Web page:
Garland’s smartest move in the whole film is to have Caleb start wondering whether he, too, is an A.I., and whether Nathan is just getting his jollies pitting his creations against each other. The sequence where Caleb examines himself, closely and aggressively, for joins and signs of any mechanism underneath his skin—to the point of cutting himself open, looking for wires—is some fine body horror.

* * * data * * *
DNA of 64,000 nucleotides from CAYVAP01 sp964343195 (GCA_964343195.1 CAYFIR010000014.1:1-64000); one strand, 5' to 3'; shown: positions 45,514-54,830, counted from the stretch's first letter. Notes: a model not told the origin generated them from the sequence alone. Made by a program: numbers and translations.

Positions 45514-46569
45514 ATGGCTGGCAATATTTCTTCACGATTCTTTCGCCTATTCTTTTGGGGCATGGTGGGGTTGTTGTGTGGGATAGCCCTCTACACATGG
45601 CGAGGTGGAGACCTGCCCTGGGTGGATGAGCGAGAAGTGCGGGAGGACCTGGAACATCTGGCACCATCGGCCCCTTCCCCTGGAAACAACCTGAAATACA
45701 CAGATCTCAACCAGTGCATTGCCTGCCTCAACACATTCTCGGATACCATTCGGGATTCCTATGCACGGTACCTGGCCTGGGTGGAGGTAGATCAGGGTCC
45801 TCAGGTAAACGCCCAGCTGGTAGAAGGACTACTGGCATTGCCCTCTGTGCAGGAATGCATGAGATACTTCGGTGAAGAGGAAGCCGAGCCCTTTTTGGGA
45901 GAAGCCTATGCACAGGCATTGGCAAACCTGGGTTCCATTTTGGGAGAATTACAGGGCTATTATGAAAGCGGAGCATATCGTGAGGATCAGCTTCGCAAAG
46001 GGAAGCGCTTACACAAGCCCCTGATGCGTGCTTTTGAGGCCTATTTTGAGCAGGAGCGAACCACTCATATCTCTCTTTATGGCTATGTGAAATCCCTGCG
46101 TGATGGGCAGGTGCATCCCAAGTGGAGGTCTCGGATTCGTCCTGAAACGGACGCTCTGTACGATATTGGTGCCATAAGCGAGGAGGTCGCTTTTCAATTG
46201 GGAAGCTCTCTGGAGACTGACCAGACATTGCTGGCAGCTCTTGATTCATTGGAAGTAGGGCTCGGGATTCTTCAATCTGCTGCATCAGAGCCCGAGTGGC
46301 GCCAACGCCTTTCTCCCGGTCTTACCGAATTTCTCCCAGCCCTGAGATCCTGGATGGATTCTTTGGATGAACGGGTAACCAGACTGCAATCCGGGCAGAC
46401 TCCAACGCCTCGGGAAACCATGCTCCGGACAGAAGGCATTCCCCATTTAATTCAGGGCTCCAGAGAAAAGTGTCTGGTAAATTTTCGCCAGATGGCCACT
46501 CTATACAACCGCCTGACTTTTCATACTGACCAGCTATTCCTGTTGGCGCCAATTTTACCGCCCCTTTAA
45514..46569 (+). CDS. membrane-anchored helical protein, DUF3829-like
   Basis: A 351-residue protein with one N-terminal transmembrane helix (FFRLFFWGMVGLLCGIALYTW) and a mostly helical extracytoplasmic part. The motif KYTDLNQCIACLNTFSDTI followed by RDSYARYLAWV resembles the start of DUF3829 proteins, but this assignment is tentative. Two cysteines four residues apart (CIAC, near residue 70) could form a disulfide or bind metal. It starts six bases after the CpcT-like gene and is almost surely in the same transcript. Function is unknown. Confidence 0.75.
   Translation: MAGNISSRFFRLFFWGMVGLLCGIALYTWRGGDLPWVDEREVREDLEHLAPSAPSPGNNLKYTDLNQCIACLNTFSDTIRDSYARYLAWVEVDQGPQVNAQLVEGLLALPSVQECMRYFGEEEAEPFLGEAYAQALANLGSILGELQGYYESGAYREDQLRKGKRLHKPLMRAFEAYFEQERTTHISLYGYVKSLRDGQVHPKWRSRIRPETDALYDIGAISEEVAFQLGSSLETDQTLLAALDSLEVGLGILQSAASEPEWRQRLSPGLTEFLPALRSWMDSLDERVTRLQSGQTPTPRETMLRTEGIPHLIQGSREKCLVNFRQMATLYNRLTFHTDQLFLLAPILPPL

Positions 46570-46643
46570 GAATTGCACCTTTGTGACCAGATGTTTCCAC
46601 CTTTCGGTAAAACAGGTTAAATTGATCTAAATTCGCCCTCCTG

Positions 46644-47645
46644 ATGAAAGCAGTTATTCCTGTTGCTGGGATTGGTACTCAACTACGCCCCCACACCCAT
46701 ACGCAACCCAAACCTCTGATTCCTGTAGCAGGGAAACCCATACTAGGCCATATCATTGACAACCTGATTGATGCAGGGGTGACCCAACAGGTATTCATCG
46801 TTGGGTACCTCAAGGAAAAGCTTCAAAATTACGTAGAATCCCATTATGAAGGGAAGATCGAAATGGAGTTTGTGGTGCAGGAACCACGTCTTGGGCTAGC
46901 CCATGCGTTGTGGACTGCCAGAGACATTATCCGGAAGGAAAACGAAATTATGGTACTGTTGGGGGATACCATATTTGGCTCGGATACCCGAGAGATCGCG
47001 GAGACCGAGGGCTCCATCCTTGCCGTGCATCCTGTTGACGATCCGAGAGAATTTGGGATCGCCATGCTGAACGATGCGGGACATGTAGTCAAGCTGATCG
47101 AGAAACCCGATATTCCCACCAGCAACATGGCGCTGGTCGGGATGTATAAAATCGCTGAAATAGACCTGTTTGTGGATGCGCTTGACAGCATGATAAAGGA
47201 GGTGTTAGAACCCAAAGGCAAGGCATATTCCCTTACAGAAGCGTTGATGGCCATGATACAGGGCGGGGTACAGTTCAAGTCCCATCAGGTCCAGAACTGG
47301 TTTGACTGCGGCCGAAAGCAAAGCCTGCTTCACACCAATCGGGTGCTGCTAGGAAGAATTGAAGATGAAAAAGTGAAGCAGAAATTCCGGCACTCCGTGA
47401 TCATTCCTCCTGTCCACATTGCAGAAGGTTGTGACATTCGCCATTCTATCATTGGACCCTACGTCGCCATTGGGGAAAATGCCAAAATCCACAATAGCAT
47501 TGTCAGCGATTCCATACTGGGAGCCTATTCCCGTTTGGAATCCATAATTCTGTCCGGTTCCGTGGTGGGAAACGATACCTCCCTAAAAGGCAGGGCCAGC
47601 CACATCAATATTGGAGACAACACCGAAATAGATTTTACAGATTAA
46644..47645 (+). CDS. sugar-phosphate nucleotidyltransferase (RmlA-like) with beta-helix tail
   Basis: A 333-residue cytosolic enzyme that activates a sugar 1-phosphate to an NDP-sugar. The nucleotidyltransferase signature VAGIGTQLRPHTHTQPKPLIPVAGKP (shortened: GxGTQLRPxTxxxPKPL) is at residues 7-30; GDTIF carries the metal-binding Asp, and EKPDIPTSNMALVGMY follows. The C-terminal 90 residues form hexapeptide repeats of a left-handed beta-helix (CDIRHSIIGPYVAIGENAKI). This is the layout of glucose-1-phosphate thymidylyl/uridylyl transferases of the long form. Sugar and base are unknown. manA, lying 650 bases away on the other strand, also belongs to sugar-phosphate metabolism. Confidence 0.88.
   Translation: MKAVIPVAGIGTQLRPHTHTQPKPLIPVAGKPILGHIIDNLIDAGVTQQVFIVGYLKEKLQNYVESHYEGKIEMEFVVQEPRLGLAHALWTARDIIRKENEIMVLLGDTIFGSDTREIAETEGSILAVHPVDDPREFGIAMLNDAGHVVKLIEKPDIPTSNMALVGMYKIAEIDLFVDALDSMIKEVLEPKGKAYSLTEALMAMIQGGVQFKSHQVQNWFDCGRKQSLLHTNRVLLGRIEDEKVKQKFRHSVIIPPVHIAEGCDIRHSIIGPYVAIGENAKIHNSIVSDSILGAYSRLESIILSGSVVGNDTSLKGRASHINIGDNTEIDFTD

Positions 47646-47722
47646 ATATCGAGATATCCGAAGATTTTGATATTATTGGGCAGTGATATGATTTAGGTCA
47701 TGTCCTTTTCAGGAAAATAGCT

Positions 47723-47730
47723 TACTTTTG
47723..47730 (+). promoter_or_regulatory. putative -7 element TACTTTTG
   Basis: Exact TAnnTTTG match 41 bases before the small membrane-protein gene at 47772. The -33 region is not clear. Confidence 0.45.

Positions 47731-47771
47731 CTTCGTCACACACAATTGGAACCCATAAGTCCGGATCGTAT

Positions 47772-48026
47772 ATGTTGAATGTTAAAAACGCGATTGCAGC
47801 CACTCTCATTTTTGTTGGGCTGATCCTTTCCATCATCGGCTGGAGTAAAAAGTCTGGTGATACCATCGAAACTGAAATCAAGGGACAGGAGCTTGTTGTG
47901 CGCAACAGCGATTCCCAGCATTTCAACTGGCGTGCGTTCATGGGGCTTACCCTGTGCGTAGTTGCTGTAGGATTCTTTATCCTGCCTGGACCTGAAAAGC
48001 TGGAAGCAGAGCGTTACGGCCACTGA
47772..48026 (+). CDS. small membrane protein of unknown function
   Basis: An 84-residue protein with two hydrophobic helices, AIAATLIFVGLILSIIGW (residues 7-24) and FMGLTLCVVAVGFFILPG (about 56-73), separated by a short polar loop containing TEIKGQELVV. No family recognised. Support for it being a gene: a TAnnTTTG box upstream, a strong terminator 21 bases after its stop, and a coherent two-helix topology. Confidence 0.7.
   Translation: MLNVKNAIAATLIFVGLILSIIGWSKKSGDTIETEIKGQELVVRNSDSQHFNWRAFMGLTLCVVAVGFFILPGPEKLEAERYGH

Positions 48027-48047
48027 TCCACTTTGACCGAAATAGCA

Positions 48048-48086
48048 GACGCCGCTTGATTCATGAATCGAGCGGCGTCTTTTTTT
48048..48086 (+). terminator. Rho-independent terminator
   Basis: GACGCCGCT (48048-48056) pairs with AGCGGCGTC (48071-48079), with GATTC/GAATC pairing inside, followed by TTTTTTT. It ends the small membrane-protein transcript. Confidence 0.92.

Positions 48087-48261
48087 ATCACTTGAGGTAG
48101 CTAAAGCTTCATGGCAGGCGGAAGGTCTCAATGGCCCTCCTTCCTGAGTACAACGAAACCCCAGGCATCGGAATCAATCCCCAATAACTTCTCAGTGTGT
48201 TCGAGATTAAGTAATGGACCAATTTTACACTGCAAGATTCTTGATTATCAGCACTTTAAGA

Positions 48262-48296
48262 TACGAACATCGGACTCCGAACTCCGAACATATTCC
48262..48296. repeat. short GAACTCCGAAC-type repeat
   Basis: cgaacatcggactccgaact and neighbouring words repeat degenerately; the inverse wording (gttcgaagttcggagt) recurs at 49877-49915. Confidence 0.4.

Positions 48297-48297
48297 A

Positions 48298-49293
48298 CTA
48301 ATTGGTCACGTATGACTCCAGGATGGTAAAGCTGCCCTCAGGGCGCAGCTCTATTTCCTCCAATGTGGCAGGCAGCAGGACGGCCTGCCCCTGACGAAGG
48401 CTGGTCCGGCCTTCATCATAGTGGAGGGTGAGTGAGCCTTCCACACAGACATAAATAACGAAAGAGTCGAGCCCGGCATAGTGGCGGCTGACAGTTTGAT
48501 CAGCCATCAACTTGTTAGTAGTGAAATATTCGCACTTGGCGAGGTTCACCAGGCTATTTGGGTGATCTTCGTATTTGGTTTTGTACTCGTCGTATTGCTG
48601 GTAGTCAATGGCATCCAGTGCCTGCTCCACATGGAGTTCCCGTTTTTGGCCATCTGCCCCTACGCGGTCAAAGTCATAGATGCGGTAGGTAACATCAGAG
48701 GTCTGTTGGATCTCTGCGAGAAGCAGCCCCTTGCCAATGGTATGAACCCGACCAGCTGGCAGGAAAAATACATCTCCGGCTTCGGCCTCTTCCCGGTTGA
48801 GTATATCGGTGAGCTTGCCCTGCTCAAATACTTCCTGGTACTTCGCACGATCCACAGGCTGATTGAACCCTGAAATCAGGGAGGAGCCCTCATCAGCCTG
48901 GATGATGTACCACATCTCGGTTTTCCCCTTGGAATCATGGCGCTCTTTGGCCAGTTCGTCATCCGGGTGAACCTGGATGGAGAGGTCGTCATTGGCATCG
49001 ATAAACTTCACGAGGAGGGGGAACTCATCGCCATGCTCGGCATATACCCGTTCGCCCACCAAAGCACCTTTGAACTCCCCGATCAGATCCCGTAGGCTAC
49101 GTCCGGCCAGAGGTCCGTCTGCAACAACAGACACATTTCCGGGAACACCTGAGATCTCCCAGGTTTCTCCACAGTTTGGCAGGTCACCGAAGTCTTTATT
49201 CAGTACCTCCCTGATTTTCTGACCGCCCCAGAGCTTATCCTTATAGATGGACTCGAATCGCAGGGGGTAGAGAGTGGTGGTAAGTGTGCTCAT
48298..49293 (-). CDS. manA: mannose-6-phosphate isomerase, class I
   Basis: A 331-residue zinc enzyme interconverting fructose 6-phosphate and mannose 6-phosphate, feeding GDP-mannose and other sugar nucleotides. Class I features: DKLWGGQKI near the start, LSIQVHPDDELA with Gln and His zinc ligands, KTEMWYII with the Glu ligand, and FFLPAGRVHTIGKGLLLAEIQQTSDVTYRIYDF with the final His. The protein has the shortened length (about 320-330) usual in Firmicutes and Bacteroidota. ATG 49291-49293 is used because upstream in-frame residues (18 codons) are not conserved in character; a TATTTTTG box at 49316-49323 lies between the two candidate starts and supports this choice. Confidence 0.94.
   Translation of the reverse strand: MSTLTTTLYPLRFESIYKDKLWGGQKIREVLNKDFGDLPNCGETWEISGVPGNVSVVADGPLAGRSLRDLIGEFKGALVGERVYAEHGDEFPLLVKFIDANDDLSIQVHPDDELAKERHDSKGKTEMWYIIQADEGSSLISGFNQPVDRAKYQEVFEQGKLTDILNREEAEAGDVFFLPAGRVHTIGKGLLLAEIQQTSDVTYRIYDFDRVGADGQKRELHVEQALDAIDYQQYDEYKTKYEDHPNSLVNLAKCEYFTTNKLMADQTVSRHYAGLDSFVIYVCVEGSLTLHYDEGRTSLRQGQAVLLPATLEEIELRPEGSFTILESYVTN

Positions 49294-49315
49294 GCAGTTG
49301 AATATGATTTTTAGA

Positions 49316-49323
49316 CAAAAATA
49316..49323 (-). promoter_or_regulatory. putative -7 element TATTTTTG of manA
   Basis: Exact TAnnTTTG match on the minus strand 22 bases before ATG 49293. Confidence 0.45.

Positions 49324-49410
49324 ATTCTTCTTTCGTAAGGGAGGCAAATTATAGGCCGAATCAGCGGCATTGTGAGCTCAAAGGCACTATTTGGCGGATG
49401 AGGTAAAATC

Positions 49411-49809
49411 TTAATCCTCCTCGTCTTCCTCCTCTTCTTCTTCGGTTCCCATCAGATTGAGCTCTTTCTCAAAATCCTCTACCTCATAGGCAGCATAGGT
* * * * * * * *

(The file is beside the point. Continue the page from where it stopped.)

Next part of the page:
That development also speaks to a smart awareness of what the audience might be thinking as they look for twists that might complicate the plot. But part of the film’s secret is that it doesn’t complicate the plot, which winds up feeling too simplistic and naked. Everyone is as they appear to be, and everyone follows their expected roles: Caleb falls for Ava and helps free her. She kills Nathan, who’s a sociopathic perv, more Dr. Moreau with a village full of abandoned projects than Dr. Frankenstein with a single stalker of his own design. Ava abandons Caleb and joins the outside world. The end. It’s all very well executed, but there’s a lack of daring in the story to match the daring of the filmmaking around it.